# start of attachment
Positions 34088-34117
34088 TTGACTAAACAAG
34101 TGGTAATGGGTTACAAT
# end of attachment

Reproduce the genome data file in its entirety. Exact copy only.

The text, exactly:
Positions 34088-34117
34088 TTGACTAAACAAG
34101 TGGTAATGGGTTACAAT